Put Your Angry Customer At Ease
Having to deal with angry and upset customers is by far one of the worst responsibilities we must face on a day to day basis in the world of sales and business.
However, this responsibility, like so many others we must face on a daily basis, just comes with the territory.
Customers become angry for all sorts of reasons. Some are legitimate reasons. Some are not. In any event it is our job to defuse the situation. Here are a few tips on how you can calm your customer down and put them at ease.
1. Give them your hand to shake
When I was in the banking industry, I worked many years as a branch manager. A customer?s body language would speak volumes as they approached my office. This body language allowed me to prepare for what was to come.
It is not difficult to tell when someone is angry. Their face scrunches. Their lips tighten, and their brow wrinkles. They walk quickly with a purpose in their step, and you know they mean business.
My reaction to this type of body language was to reach out my hand to them as an offering of peace. I did this before they had an opportunity to start venting their anger. I would then calmly introduce myself and ask how I could be of help to them.
This technique will catch your customer off guard, and your acts of professionalism and sincerity will ease the tension and put the rationale back into your customers thought process.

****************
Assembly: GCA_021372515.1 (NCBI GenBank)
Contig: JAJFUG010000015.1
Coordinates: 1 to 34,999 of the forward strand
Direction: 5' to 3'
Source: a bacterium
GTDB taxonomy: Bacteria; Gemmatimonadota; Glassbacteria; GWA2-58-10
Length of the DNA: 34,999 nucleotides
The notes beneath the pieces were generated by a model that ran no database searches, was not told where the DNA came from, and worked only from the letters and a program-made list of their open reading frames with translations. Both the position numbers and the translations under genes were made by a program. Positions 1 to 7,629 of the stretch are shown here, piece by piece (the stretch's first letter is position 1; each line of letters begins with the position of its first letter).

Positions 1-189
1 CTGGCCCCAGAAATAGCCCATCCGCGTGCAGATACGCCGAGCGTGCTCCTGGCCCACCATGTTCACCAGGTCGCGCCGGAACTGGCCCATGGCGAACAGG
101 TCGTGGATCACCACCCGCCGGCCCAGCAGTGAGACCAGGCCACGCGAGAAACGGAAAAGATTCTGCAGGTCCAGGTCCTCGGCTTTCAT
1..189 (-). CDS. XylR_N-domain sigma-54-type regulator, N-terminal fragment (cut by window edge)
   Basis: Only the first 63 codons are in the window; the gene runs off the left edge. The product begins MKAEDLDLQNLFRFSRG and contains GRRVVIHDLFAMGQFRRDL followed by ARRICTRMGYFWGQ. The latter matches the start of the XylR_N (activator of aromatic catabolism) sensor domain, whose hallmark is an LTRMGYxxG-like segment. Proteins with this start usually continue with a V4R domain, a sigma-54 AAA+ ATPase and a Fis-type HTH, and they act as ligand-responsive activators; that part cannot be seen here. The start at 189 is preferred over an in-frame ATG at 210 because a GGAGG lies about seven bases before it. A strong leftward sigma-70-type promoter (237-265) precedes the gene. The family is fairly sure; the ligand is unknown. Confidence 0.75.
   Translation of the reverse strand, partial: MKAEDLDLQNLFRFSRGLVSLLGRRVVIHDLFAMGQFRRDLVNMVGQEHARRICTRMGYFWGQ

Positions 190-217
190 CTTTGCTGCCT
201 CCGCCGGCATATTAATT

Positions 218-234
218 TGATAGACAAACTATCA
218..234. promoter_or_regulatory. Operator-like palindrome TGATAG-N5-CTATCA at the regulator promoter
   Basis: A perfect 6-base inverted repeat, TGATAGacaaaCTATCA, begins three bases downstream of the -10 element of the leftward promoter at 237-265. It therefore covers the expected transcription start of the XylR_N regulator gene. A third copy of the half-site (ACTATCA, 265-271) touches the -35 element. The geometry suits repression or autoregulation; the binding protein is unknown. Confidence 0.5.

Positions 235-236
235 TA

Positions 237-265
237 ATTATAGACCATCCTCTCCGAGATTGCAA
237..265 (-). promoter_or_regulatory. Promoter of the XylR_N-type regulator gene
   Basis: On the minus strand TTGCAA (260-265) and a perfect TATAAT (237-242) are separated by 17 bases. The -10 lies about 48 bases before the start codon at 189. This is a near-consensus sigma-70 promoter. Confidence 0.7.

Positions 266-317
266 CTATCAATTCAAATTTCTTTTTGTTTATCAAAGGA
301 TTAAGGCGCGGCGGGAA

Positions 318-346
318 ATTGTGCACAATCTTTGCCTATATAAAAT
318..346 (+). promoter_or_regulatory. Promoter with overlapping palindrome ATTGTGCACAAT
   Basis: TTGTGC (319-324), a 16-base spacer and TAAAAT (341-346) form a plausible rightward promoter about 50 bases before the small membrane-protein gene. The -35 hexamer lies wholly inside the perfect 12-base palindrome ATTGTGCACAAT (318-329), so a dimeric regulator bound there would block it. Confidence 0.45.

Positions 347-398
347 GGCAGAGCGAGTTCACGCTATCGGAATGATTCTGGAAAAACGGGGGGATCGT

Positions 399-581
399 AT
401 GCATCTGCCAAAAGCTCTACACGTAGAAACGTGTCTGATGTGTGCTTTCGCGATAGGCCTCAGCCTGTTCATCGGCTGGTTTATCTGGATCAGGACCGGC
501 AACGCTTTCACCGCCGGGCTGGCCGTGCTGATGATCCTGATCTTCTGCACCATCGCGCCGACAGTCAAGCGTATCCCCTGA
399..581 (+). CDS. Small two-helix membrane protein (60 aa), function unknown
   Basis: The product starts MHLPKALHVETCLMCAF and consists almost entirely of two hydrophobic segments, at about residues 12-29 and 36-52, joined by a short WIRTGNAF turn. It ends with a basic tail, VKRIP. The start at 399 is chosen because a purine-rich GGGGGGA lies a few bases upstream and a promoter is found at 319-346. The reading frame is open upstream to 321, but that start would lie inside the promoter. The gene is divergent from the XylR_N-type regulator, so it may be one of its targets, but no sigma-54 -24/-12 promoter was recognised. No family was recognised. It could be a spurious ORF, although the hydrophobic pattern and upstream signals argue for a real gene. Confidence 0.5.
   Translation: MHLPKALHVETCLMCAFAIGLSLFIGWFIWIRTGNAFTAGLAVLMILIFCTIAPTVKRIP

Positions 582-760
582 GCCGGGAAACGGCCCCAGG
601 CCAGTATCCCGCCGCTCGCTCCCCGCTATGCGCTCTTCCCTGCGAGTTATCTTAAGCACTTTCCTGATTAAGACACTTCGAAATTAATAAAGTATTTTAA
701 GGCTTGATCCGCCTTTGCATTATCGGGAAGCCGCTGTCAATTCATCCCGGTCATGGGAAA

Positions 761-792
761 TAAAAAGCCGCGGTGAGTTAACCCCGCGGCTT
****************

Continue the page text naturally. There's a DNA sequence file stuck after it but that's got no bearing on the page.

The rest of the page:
This technique is by far the best way to begin any conversation that has the potential to be blown out of proportion.
2. Apologize to your customer
Once you have your customer seated and have allowed for them to vent, the first thing you want to do is apologize on behalf of your company for the way they have made them feel, or for the inconvenience they have been put through.
It really doesn?t matter if your customer is right or wrong, by apologizing to your customer you are being empathetic to their situation. This gives the customer the feeling that you are on their side.
Remember, when a customer has an issue, what they want more than anything else is for someone to listen to their problem and have an understanding of where they are coming from.
There is absolutely no need to take a bad situation and make it worse.
3. Resolve the problem
The last and final thing you want to assure your customer is that the problem will be resolved, or at the very least, the problem will not happen again.
To leave a problem unresolved and your customer hanging will only lead to more confrontations and wasted time down the line.
Remember, when time is wasted, money is wasted.
Again, putting out fires on a daily basis comes with the territory. The sooner you put out the fires the better.
Never take a customer complaint personally. Act as your customers advocate, and you will always prevent a bad situation from escalating.
About the Author: Jay Conners has more than fifteen years of experience in the banking and Mortgage Industry, He is the owner of http://www.jconners.com, a mortgage resource site, he is also the owner of http://www.callprospect.com, a mortgage lead company.